Having had some success drafting older players in the late rounds, the Hurricanes hope that trend continues with forward Brendan Woods.
NHL teams had passed on the 21-year-old, who made his professional debut in two Checkers games following his sophomore campaign at the University of Wisconsin last season, in his first two years of eligibility before Carolina nabbed him in the fifth round of the 2012 draft. In doing so, they followed up the overage selections of Brody Sutter (7th round in 2011), who is developing into a legitimate prospect after an offensive breakout with Charlotte last season, and goalie Frederik Anderson (7th round in 2010), who the organization hoped to sign before losing him to Anaheim and what ended up being a promising rookie season with AHL Norfolk.
Will Woods provide the same kind of value? It’s too early to say, but the Hurricanes saw enough encouraging signs to offer him a contract last March even though he still had two seasons of college eligibility remaining.
“He’s got size, speed, can shoot the puck and he’s strong in those battles down low,” said Checkers coach Jeff Daniels of the 6-foot-3, 215-pound Woods. “He’s got a lot of good assets.”
Daniels’ impressions are mostly limited to those two late-season games and a handful of practices Woods took part in as a member of Charlotte’s “black ace” group of extra players during the playoffs. Exposure earlier in his career was also limited, most recently while in a depth role at Wisconsin but perhaps most notably by a broken femur in his initial draft year.
“I wasn’t even supposed to play that game but they changed their mind at last minute,” recalled Woods, who was playing junior hockey with Chicago of the USHL at the time of the injury. “It was kind of a leg-on-leg hit and I thought it was just a charley horse at first so I took my next shift and just fell to the ground.”
Looking back now, Woods acknowledges that coming back from that injury three months earlier than expected didn’t help his cause. All of that has led him to become something of an unknown going forward – his exact role and even his position (he can play at center or on the wing) will remain up in the air until training camp.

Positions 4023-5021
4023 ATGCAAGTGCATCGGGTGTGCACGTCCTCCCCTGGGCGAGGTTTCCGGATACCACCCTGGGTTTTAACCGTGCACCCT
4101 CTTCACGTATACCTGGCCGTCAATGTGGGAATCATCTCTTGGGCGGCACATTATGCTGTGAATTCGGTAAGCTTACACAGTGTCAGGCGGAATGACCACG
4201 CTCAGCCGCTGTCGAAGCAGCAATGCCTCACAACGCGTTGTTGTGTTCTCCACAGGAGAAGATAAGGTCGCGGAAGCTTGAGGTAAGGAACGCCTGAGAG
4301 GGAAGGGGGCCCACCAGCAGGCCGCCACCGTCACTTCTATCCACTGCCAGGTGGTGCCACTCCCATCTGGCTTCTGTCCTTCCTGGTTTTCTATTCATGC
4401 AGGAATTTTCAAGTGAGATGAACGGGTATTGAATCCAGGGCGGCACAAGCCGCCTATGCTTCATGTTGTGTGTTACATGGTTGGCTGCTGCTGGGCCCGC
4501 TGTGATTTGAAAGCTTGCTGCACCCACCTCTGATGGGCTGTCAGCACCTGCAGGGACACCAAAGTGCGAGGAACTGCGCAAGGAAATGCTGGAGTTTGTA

Still, some early returns have been positive.
“Woods was a guy I didn’t know much about before, but he’s a big body, plays hard and goes straight line,” Hurricanes coach Kirk Muller said following a scrimmage at the team’s recent development camp in Raleigh. “He was very impressive there.”
“I try to be a force out there and a big body that can create energy,” said Woods.
The son of Anaheim Ducks assistant coach Bob Woods, the younger Woods played on the wing until entering Wisconsin, where he quickly developed a reputation as a faceoff specialist. Last season, he led the team with a stellar winning percentage of 61.6.
Despite that prowess, with plenty of unknowns surrounding those who have played center for Charlotte in the past – Riley Nash, Brett Sutter and Jeremy Welsh are all NHL candidates, and the fate of depth players like Sean Dolan has yet to be determined – Daniels said that he couldn’t commit to using Woods exclusively at either position next season.
“We haven’t really talked about it yet as far as what’s best for him, but if he can play both it’s only going to help him come call-up time,” he said. “You want that flexibility.”
“I love playing center, I take pride in my faceoff and a big guy down low is nice to have too, but wherever is going to help the team out I’ll play,” said Woods.